In December 1952, the recently established trade journal Nucleonics surveyed the world’s nuclear power prospects as best it could. I guess it figured its American readers desired to know how quickly other countries were progressing towards nuclear-generated electricity, and I’m sure the magazine hit a sweet spot that month. But 1952 was before the Americans, followed by the British. . .
From 1948 to 1951, the small nation of Norway leveraged its heavy water factory’s precious output (it’s one of the best moderators of nuclear fission, this “moderation” being essential for controllable nuclear power). It played the British and French off against each other (U.S.A. refused to offer any assistance) in order to build its first research reactor. In May 1951, John Cockcroft in England. . .
On September 6, 1954, President Eisenhower announces, as a side note, that USA will build a power reactor in Belgium. This is a body blow to the British, who are fostering nuclear connections throughout Europe and who have contributed their design to Belgium’s first small research reactor, currently under construction. I like this snippet (but consider it too detailed for my book) from John. . .
The United Kingdom Cabinet, chaired by Winston Churchill, met on June 16, 1952. Amongst much weightier issues addressed, it resolved as follows: Authorised the Paymaster-General to make available to the Belgian Government a suitable expert to superintend the construction in Belgium of an experimental pile. Why did the nation’s top politicians care whether or not a techo geek visited the small. . .
I thought I had North Korea sussed (I won’t spoil my pleasure by telling you now what I think about it in my book’s context) but a new data source is revelatory. Not only is Van Jackson’s “On the Brink: Trump, Kim, and the Threat of Nuclear War” brilliant in bringing my understanding up to date over the 2010s, the author chronicled his writing task over six months, in a blog series titled “Nuke. . .
I constantly need to exhort myself to try to see things as they were seen back then. Reminders about this requirement from historians or others are always welcome. One of my most useful memoirs/autobiographies/histories is that of John Simpson, who held senior roles in Westinghouse’s nuclear business for decades. Summing up the construction and launch of the seminal Shippingport nuclear power. . .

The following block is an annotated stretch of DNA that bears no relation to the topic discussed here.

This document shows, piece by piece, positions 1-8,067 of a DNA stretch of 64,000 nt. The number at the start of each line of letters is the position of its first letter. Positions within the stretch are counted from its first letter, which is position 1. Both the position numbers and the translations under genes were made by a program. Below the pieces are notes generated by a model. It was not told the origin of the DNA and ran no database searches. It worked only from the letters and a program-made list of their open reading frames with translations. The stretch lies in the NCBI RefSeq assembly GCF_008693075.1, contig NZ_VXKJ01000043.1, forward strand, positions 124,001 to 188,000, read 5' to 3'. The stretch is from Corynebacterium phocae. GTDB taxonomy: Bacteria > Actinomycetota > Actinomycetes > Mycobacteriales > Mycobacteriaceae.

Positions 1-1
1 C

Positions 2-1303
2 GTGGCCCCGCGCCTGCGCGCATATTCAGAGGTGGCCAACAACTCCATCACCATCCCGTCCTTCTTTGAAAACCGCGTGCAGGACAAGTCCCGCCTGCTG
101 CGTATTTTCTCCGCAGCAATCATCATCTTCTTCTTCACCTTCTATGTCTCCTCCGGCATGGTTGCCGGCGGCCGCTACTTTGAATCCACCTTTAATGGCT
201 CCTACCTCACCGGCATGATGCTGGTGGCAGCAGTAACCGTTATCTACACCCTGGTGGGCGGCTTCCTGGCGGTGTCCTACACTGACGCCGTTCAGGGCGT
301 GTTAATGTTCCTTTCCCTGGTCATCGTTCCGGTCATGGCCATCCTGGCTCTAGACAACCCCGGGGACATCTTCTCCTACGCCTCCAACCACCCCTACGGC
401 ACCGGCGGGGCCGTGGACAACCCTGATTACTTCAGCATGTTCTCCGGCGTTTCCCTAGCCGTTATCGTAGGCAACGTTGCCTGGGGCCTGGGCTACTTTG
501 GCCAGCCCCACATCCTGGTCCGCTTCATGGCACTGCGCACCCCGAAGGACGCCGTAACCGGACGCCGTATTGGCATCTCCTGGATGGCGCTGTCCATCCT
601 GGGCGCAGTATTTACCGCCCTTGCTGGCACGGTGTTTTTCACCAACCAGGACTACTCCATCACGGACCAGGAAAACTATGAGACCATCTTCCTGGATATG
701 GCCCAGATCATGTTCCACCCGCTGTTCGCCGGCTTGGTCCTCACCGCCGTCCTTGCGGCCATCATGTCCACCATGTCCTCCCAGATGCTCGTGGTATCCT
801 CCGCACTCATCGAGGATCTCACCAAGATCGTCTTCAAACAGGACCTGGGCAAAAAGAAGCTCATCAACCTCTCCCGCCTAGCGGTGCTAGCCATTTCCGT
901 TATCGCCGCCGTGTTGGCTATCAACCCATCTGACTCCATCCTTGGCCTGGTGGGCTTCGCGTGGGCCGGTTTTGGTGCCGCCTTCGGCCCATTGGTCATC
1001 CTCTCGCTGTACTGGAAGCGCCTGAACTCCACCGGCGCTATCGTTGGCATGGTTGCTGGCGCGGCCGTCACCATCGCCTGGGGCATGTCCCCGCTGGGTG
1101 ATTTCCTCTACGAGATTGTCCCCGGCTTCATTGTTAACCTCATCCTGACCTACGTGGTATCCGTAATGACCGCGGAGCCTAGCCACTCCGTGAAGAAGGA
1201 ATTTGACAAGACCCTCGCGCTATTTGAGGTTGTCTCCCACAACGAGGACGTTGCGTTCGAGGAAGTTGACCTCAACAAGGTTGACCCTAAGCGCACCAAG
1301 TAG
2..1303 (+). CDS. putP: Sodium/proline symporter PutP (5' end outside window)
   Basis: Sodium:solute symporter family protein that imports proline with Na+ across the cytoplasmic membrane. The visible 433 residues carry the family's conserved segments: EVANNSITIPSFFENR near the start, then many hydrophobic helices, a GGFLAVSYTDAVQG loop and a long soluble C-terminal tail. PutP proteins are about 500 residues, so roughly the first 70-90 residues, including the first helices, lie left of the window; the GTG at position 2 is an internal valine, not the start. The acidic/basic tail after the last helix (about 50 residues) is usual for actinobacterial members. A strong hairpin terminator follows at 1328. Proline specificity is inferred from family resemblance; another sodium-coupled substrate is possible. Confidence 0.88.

I’ve been busy with another type of book recently but am now back with the reactor pioneers in the 50s. In May 1956, Lewis Strauss, controversial in history as a most aggressive chairman of the Atomic Energy Commission, took his British civil service counterpart on a tour of the construction site of Shippingport, also controversial at the time because of its great expense. What interested. . .
Tom Steinfort, 60 Minutes reporter, dominated the October 21 show with a segment titled “Going Nuclear: The Champion.” He visits Fukushima and dons protectives to go in as far as the spent fuel pool, full of accident rubble, of the melted-down Number 3 reactor. He visits the Darlington power station in Canada. He tells an Adelaide householder with large power bills (she clearly. . .
Filmmaker David Schumacher just released a doco on all the work being done on new reactor design, focused, I gather, on the young people involved. This is an enormously important topic for me and one that carries echoes all the way back to the 1940s. The purpose of this post is not to comment on the movie itself – I won’t do that because I’ll address it in the book and I. . .
The New Yorker, one of my favorite magazines, has published several long articles on my subject over the last three quarters of a century. Mostly I’ve found them readable, as ever, but of not much practical use to me. Such is the case with Daniel Lang’s 1959 article “A most valuable accident” (which I had trouble sourcing and is hard to read in my files). That said, it. . .